General practitioners across Australia are invited to take part in a new program aimed at improving the diagnosis and management of heart failure in Australian adults.
The Heart Failure: taking an active role program, by NPS MedicineWise and the Heart Foundation, will be visiting 9,000 general practitioners nationally, including in rural and remote areas, to support healthcare professionals to implement best practice from heart failure guidelines updated by the Heart Foundation and the Cardiac Society of Australia and New Zealand (CSANZ) in 2018.
Heart failure affects about 480,000 Australians and contributed to one in eight deaths in 2019. It’s estimated that more than 60,000 Australians are diagnosed with heart failure every year, and survival rates are low. Only half of people diagnosed with chronic heart failure are alive five years after diagnosis.
As part of the program, GP practices are encouraged to book
an in-person, group or virtual visit from a trained NPS MedicineWise independent Educational Visitor to receive up-to date clinical guidance, support and resources. This includes information on the recommended use of echocardiogram to diagnose heart failure and the use of effective medicines that improve survival and improve quality of life.
Early diagnosis of heart failure and effective management in primary care prolongs lives, keeps people out of hospital, and improves quality of life. Practice gaps in diagnosis and treatment have been identified and the program aims to address them and increase the awareness, confidence and knowledge of health professionals.
Heart failure is a complex clinical syndrome, where the heart doesn’t pump blood to the rest of the body as well as it should. The most common causes of heart failure include coronary heart disease, previous heart attack, high blood pressure and cardiomyopathy.
An echocardiogram is the single most useful and important investigation to confirm diagnosis, classify and guide management for heart failure. Despite this, some GPs may hesitate referring patients for an echocardiogram and may not be confident interpreting and acting on the findings.
has been released introducing the program and highlighting new resources and educational activities.
NPS MedicineWise CEO Adj A/Prof Steve Morris says NPS MedicineWise wants to support healthcare professionals to make a positive difference for people with heart failure by providing evidence-based guidance and support, delivered through facilitated educational visits, webinars and other resources.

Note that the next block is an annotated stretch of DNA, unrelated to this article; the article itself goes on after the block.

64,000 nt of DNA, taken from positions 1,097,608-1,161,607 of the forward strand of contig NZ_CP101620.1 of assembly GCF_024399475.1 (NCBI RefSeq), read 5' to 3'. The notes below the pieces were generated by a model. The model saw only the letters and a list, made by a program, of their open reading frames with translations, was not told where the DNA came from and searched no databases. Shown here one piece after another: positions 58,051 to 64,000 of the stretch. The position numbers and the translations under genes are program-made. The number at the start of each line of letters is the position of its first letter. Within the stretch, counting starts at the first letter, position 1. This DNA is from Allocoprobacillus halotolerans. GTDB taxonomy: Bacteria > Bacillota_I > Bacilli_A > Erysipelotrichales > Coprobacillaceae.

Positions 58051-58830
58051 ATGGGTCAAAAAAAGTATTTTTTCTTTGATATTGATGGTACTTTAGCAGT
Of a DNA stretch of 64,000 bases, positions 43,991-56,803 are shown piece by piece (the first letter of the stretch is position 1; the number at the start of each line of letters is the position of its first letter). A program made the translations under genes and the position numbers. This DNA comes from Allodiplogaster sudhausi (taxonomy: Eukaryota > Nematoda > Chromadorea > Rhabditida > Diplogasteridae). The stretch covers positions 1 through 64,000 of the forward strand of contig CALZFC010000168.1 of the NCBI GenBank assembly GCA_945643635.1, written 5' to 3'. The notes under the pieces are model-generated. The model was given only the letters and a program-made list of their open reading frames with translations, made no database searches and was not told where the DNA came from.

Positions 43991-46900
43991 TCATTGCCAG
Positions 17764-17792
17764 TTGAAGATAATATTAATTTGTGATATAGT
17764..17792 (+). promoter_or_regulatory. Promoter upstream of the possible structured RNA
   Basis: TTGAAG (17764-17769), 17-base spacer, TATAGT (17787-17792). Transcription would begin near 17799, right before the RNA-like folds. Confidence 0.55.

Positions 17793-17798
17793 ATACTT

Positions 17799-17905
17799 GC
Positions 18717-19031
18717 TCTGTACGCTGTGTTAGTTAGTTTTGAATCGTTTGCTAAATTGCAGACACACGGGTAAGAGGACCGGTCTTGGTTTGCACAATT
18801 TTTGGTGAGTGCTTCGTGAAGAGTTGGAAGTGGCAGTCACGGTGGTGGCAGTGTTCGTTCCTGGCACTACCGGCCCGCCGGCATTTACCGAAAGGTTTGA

“We’re also providing education and support to consumers to help them better manage their condition, reduce hospital admissions and to improve their quality of life,” he says.
Heart Foundation Group CEO Adj Prof John Kelly says GPs are ideally placed to identify patients with heart failure and provide effective life-saving treatments and care.
“This program gives us an opportunity to reduce the increasing burden of heart failure on our health system and help people living with heart failure to stay alive, well and out of hospital,” Professor Kelly said.
Using GP data and heart failure hospitalisation rates over time, the impact of the program will be evaluated to identify how heart failure is being managed and treated against quality measures set out in the heart failure guidelines.
This national educational program Heart Failure: taking an active role includes:
The program will aim to:
- Increase health professional awareness, confidence and knowledge of evidence-based diagnosis and management of heart failure
- Improve the diagnosis and management of patients with suspected heart failure in primary care through the use of recommended medical tests
- Improve health outcomes of patients with heart failure
- Improve the use of medicines for patients with heart failure
Visit the NPS MedicineWise website for more information and resources for health professionals
from the Heart Failure: taking an active role program.